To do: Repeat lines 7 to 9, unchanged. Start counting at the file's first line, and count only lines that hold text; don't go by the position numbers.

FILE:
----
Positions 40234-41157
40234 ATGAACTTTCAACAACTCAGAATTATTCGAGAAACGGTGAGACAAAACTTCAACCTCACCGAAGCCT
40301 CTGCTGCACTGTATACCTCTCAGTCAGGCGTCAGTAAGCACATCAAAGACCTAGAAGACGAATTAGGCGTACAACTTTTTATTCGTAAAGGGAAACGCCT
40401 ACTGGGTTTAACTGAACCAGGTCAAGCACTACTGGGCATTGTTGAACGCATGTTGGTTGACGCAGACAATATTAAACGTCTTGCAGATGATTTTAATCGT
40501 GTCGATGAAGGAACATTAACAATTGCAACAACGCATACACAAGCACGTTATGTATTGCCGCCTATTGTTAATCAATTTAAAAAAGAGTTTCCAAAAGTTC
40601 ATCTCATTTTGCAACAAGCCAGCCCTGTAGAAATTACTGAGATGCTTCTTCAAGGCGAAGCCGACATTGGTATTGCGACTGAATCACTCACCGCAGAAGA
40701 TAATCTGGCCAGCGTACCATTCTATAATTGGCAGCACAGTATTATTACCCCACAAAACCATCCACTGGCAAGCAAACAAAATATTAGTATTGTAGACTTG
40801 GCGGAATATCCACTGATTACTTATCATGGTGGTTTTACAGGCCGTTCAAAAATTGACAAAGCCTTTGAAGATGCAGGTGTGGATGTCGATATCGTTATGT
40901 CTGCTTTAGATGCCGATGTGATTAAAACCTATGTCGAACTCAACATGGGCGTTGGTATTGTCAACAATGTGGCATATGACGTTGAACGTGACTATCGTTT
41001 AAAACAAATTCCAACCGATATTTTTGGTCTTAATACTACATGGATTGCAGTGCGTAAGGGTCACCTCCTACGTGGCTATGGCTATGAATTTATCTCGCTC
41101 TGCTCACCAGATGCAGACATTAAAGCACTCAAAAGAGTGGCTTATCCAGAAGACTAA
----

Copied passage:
40701 TAATCTGGCCAGCGTACCATTCTATAATTGGCAGCACAGTATTATTACCCCACAAAACCATCCACTGGCAAGCAAACAAAATATTAGTATTGTAGACTTG
40801 GCGGAATATCCACTGATTACTTATCATGGTGGTTTTACAGGCCGTTCAAAAATTGACAAAGCCTTTGAAGATGCAGGTGTGGATGTCGATATCGTTATGT
40901 CTGCTTTAGATGCCGATGTGATTAAAACCTATGTCGAACTCAACATGGGCGTTGGTATTGTCAACAATGTGGCATATGACGTTGAACGTGACTATCGTTT